It is not easy to go through life doing -everything we must or should
do all of the time. It should therefore come as no surprise that in
many small and some significant ways, researchers do not always follow
the rules of the road for responsible conduct in research. They roll
through stop signs when they clean up their data more than they should,
accept honorary authorship, purchase something with grant funds that
is not strictly allowed, or give colleagues more favorable reviews than
they deserve. From time to time, they drive faster than the posted speeds
to arrive at their destination—a grant, a publication, new knowledge—a
little more quickly.
We ignore musts and shoulds in life for different reasons. For one,
society sends mixed messages about obeying rules. Should you turn in
someone for cheating or “mind your own business”? Rules
also can conflict with one another. Should you report misconduct if
doing so puts your career at risk? And finally, we are amazingly adept
at “bending” or “stretching” the rules by thinking
up good reasons why a questionable course of action is acceptable under
a particular set of circumstances, that is, at justifying our actions,
whatever they are.
The ease with which rules can be bent or ignored is particularly evident
early in the career track the majority of researchers traditionally
follows. Studies consistently suggest that well over half and probably
closer to three-quarters of college students cheat during their undergraduateyears.
In two separate studies, 1 in 10 research trainees reported a willingness
to break the rules to get grants funded or papers published. Roughly
the same number of students applying for research fellowships and residencies
in medicine significantly misrepresents their research publications
on résumés, as confirmed in studies conducted in six medical
specialties. Presumably most individuals who cheat or inflate résumés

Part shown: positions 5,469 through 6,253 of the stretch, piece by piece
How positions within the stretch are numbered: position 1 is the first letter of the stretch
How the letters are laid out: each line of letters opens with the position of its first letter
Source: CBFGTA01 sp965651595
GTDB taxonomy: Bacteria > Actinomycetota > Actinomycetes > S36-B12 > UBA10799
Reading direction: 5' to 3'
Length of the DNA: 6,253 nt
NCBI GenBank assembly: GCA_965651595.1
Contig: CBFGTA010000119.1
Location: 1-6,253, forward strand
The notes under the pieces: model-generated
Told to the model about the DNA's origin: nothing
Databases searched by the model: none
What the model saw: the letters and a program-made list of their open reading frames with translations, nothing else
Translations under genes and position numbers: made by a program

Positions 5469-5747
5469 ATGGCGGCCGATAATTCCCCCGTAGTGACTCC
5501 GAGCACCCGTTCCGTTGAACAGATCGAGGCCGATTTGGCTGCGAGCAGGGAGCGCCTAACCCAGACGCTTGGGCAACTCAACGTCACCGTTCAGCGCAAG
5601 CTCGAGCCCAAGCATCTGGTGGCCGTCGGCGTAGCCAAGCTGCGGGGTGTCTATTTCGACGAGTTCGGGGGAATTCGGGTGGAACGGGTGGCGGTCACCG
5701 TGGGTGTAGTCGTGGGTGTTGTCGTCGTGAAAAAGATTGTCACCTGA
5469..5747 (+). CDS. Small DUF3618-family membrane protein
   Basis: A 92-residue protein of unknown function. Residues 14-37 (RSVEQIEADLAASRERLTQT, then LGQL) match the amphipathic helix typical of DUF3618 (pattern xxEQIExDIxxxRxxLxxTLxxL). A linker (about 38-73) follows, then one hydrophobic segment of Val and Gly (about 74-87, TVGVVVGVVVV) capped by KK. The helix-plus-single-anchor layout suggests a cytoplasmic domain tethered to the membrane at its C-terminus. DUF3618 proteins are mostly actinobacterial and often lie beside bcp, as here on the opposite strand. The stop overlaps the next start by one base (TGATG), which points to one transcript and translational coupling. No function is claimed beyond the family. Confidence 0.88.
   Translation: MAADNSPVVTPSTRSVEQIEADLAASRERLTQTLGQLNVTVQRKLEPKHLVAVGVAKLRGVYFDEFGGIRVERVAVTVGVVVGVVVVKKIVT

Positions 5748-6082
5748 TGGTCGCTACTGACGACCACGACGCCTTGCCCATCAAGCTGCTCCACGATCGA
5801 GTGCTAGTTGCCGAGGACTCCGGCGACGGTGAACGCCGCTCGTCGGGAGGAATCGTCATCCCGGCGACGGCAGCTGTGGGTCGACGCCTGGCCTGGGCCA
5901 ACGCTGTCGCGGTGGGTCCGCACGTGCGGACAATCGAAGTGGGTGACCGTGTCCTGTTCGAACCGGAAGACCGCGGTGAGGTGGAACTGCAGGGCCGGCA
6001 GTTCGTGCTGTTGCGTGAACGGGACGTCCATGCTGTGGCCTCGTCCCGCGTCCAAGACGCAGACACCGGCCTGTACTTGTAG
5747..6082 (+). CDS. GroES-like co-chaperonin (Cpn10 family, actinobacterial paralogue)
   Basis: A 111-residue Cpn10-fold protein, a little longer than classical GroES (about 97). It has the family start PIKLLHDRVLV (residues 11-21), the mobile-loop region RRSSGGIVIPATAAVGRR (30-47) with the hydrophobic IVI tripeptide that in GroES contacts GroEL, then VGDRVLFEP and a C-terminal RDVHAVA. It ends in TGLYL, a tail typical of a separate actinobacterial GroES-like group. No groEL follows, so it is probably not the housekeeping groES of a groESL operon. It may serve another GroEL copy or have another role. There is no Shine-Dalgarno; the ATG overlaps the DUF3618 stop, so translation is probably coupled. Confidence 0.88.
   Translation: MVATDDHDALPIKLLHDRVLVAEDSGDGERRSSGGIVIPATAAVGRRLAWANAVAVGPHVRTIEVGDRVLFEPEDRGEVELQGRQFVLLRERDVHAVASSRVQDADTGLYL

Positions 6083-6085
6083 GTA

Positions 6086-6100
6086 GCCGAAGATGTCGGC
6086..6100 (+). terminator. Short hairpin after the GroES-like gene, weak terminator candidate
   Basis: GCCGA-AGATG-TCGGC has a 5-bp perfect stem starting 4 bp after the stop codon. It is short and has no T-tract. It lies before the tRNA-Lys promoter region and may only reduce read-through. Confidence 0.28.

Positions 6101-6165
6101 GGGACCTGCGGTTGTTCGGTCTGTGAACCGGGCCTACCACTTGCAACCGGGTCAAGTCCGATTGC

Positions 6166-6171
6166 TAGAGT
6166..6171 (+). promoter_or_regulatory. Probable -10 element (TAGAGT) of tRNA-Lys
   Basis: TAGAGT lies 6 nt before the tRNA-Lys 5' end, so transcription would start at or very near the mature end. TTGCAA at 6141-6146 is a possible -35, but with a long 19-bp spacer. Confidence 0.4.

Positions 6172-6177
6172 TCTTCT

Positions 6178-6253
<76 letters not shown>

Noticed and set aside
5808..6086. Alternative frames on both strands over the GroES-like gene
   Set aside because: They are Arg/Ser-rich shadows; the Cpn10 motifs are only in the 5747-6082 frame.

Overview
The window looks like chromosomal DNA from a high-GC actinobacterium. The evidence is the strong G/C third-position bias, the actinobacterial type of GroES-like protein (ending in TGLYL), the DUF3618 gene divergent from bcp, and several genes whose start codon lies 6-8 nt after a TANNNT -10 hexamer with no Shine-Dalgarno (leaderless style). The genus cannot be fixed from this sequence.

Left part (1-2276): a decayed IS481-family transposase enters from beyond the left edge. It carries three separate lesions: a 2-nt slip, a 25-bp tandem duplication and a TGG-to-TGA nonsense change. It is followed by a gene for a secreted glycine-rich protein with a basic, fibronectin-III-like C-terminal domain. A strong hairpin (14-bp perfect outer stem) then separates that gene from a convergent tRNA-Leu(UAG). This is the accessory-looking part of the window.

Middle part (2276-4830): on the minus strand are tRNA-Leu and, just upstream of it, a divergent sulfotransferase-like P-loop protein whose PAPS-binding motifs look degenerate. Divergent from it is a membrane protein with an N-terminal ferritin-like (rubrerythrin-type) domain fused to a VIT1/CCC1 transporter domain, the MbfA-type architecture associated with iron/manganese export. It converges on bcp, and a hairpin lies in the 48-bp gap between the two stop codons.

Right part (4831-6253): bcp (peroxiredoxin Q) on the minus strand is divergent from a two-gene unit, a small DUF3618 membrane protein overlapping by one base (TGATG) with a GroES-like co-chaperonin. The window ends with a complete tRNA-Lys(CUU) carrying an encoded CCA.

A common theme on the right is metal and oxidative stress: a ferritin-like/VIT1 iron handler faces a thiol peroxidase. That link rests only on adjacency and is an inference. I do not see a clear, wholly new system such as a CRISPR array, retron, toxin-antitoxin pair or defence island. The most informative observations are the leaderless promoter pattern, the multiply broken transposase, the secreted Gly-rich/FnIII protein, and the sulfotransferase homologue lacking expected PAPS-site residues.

know that it is wrong to do so, but they nonetheless find reason for
engaging in these practices.
The same patterns of behavior can easily spill over into other aspects
of research. The pressures that prompt students to bend or ignore the
rules do not disappear after graduation. Getting into good schools is
replaced by getting a good job and promotions. Competition for grades
is replaced by competition to get funded and published. Too little time
to study for tests is replaced by too little time to teach, mentor,
provide service, and do research. The stakes may even increase later
in careers, as family responsibilities are added into the mix and personal
ambitions grow, making it even easier to put more pressure on the accelerator
to get to your destination a little faster.
There are many quick-and-easy reasons that can be called up to justify
bending or ignoring some of the rules of the road for responsible research:
- I already have enough information to know what the results will
be, so there is no need to run the controls again, even though they
did not give me the expected results the first time.
- No one funds truly exploratory research, so the only way to test
new ideas is to use funds from an existing grant, even though these
funds are for other work.
- If my bosses read my research papers rather than counting them,
I wouldn’t have to publish the same research twice or chop it
up into small, insignificant pieces.
- Given the competition in this field, you cut your own throat if
you share your methods and information with colleagues too freely.
- They will cut off my funds if I report these results, so for the
good of my laboratory and staff I should sit on them for a while longer.
- I know my research is not going to harm anyone, so why waste my
time and the time of the IRB getting permission.
Rules are not always reasonable or rationally applied. Life and colleagues
are not always fair. Good guys do sometimes seem to come in last.
However, the problem with quick-and-easy justifications and catchy
phrases is they fail to take into consideration the larger consequences
of our actions. What would happen if everyone decided, for one “good”
reason or another, to run stop signs, drive on the wrong side of the
road, or ignore the speed limit? Obviously, chaos would quickly ensue
and driving would no longer be safe (or become even more hazardous than
it is already). The same would be true of research if researchers routinely
ignored responsible research practices and did what they thought was
necessary simply to achieve some end, whether the discovery of truth,
the development of something useful, or personal success.
As stated at the beginning of the ORI Introduction to RCR, there is
no one best way to undertake research, no universal method that applies
to all scientific investigations. Accepted practices for the responsible
conduct of research can and do vary from discipline to discipline and
even laboratory to laboratory. There are, however, some important shared
values for the responsible conduct of research that bind all researchers
together, including honesty, accuracy, efficiency, and objectivity.
There are no excuses for compromising these values. Their central role
in research is the responsibility of each and every researcher. Drive
safely and be a responsible researcher.